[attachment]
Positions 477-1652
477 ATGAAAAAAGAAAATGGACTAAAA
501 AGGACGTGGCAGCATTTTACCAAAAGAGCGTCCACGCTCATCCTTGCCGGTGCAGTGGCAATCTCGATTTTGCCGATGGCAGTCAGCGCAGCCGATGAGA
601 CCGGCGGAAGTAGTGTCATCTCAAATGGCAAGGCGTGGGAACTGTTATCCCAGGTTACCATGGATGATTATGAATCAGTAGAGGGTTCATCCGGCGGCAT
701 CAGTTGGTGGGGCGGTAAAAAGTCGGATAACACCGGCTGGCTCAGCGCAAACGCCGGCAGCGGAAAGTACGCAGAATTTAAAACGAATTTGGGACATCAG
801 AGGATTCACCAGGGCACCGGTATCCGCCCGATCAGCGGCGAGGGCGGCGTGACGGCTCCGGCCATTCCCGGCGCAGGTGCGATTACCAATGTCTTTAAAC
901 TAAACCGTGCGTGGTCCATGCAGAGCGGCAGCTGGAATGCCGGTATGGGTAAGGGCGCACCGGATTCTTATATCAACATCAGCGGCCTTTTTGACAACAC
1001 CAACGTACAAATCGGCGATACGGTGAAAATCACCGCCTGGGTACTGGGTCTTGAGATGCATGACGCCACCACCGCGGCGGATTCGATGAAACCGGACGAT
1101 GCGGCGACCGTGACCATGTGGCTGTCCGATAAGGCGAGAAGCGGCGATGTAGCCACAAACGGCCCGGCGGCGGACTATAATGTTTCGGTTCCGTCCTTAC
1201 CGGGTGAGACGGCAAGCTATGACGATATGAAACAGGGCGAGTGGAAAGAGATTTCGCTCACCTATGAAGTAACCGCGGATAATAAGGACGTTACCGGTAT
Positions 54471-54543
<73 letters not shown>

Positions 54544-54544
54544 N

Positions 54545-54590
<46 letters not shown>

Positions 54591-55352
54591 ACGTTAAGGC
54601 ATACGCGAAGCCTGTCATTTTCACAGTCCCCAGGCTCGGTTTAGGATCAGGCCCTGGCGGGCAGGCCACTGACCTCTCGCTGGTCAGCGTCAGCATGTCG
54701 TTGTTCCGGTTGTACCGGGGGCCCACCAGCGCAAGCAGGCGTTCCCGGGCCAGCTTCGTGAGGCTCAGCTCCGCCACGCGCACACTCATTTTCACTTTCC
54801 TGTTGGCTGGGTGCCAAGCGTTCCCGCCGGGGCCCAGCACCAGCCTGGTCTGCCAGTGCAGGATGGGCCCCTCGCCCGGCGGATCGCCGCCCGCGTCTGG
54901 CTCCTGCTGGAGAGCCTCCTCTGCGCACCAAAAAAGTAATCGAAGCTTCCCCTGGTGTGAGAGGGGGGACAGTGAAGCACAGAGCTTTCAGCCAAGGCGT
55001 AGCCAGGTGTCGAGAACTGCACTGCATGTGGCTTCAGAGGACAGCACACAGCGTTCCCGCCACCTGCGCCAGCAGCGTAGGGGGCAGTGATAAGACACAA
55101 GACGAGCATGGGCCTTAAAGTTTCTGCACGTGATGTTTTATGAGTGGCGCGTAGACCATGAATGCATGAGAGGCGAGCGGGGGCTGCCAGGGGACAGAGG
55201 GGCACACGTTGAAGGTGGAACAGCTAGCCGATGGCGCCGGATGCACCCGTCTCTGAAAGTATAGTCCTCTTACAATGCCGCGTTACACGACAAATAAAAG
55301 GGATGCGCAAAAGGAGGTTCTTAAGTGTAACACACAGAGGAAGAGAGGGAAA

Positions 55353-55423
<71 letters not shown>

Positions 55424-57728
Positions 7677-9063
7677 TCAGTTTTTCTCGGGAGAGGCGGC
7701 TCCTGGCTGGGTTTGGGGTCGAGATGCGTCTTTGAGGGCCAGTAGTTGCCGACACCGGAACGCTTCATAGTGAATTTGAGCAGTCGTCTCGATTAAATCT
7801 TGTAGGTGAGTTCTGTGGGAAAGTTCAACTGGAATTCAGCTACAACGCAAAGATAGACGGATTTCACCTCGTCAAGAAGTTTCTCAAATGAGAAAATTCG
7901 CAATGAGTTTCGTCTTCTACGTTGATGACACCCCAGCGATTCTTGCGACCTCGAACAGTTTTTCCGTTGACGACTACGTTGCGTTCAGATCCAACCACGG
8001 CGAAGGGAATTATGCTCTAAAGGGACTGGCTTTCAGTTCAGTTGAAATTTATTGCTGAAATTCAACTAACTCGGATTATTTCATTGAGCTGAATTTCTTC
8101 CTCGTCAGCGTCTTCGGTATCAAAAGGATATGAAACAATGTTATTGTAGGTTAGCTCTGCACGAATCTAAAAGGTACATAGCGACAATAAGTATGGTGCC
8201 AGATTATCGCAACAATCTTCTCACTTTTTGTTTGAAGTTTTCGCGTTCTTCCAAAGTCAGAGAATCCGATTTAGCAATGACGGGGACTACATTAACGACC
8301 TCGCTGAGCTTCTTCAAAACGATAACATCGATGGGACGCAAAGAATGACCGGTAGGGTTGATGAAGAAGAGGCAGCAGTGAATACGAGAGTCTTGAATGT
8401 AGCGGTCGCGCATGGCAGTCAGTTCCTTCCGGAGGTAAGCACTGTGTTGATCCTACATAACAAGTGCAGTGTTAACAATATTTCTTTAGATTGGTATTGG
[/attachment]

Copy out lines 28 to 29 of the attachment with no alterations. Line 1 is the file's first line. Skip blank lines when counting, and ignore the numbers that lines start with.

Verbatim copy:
<71 letters not shown>

Positions 55424-57728